These happy-go-lucky beats are simple, but infectious, and although they probably could have carried the song quite well the way the are, Paul submits them to a number of changes and develops them in exemplary manner, without giving up the song’s cheery mood. Sometimes Paul’s penchant for off-the-wall stylings takes things further then need be, as “Toadstool Om Nom” and “Camel Toed Lady” are odd interludes rather than songs that actually work, but even then they’re fun for their eccentricity — your mileage will vary. Let’s not forget about “Not Nate…”, Kaufman’s homage to late hip hop artist Nate Dogg. Kaufman’s aim, according to an interview, was to recreate Dogg’s “buttery-smooth vocal stylings” with the means provided by the NES hardware, and “Not Nate…” indeed does a great job at giving its melody lead a warm, organic quality. Just as fetching is the track’s rhythmic background, an intoxicating mix of chiptune arpeggios and sleek R&B rhythms.
If there’s one problem with this album release of Retro City Rampage, it’s the fact that the bonus tracks at the end are not quite up to the standards of the rest of the album — although that’s not really a gamebreaker. Creamer’s bonus contributions tend to be short, nice filler tunes, although “Nordic Night” sports an infectious groove that you’d love to see extended beyond the cue’s 44 second running time. His most substantial bonus track is “One Last Quest”, and while its not as dazzling as “Action / Chase”, it’s still a solid contribution through its uplifting melody that’s fitting as a ‘last level’ tune not because of its intensity, but instead for its optimistic mood. Paul continues his streak of danceable, peculiar tunes, most successfully on “Bit Bop”. “Monsieur Piedlourde” feels a tad too repetitive and “Wobbly Thrown”‘s nasal synth lead can be obnoxious, but it’s “Smash Me” that will divide listeners. This is Paul at his most breakdown-happy, gleefully playing with the track’s forward drive to the point that the music becomes disorienting. This aspect is underlined by the warped and twisted melody line that opens “Smash Me”, and by the fact that the various melody riffs introduced later on don’t interact much, but rather play independently from each other. It’s more of a curious experiment than a fully-realised composition, but it’s still quite fascinating.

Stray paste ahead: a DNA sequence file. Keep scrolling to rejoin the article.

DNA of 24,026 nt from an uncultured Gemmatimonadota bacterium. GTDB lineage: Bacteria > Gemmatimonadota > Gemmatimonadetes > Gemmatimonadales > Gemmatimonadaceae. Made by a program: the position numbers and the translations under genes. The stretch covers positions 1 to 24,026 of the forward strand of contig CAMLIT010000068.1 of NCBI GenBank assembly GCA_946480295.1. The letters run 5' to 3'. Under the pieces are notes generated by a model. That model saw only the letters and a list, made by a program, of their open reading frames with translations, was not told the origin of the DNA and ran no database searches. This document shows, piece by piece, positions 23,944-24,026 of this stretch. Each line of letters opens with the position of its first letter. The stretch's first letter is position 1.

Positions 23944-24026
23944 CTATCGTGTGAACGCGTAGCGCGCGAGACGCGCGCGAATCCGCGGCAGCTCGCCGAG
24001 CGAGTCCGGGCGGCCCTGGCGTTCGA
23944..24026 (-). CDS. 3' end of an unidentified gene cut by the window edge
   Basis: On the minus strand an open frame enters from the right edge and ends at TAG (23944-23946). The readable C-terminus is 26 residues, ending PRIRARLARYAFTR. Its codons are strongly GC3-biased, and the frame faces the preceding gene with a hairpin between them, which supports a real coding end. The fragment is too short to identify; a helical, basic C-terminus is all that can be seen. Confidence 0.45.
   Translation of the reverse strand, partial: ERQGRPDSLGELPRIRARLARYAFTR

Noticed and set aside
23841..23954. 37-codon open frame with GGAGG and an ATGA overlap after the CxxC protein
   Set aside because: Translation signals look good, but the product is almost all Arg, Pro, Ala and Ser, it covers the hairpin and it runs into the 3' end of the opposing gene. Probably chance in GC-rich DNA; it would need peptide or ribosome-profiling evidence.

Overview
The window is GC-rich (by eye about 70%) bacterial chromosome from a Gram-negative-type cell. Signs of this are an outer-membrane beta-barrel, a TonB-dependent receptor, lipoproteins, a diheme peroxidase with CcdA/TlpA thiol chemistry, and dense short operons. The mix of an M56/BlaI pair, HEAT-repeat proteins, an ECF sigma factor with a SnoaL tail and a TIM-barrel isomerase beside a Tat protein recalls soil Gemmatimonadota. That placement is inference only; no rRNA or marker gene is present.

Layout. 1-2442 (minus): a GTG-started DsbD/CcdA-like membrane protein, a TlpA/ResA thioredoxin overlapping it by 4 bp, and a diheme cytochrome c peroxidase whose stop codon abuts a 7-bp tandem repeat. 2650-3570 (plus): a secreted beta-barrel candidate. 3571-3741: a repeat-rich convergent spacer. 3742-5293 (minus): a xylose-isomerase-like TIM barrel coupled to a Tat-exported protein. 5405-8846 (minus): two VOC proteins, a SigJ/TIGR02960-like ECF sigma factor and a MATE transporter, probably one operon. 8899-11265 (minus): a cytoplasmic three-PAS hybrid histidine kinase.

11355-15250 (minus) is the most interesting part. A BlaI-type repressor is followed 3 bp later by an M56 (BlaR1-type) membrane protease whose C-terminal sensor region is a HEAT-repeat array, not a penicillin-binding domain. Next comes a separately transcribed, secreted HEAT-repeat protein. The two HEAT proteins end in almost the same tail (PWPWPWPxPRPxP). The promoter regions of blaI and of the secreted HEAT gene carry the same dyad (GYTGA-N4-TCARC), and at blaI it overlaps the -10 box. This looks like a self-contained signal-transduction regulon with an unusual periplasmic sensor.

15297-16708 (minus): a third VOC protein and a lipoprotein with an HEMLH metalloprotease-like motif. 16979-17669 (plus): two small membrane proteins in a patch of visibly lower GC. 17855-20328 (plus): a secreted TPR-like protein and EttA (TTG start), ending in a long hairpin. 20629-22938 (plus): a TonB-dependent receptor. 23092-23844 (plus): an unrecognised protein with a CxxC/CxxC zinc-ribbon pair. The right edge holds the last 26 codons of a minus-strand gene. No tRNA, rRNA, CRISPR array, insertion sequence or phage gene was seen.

Retro City Rampage achieves two big things: firstly, it’s an amazingly entertaining, fun homage to NES action soundtracks. Taking inspiration from the best sources, the composers write music that’s as exciting and adrenaline-driven as the scores it’s modelled on. The opener “Retro City Rampage Title Song” gets your pulse pumping right from the start and the joyful rush rarely lets up for the album’s first two thirds. A cue like “Action / Chase” shows the composers’ virtuoso handling of the NES’ technologically limited hardware, and that skill also carries the album’s second big strength: its stylistic versatility. There’s not only the obvious Contra-style metal influence, but the composers also manage to add R&B, breakbeat-happy club music and 80s hip hop to the mix, and particularly Paul’s danceable contributions are sometimes head-spinning genre mixes. Retro City Rampage disappoints slightly due to the slightly lesser, if still solid quality of its bonus tracks, which let the album’s final 15 minutes down a bit. But that should in no way stop you from sampling this largely masterfully executed trip down memory lane.
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Posted on August 1, 2012 by Simon Elchlepp. Last modified on August 1, 2012.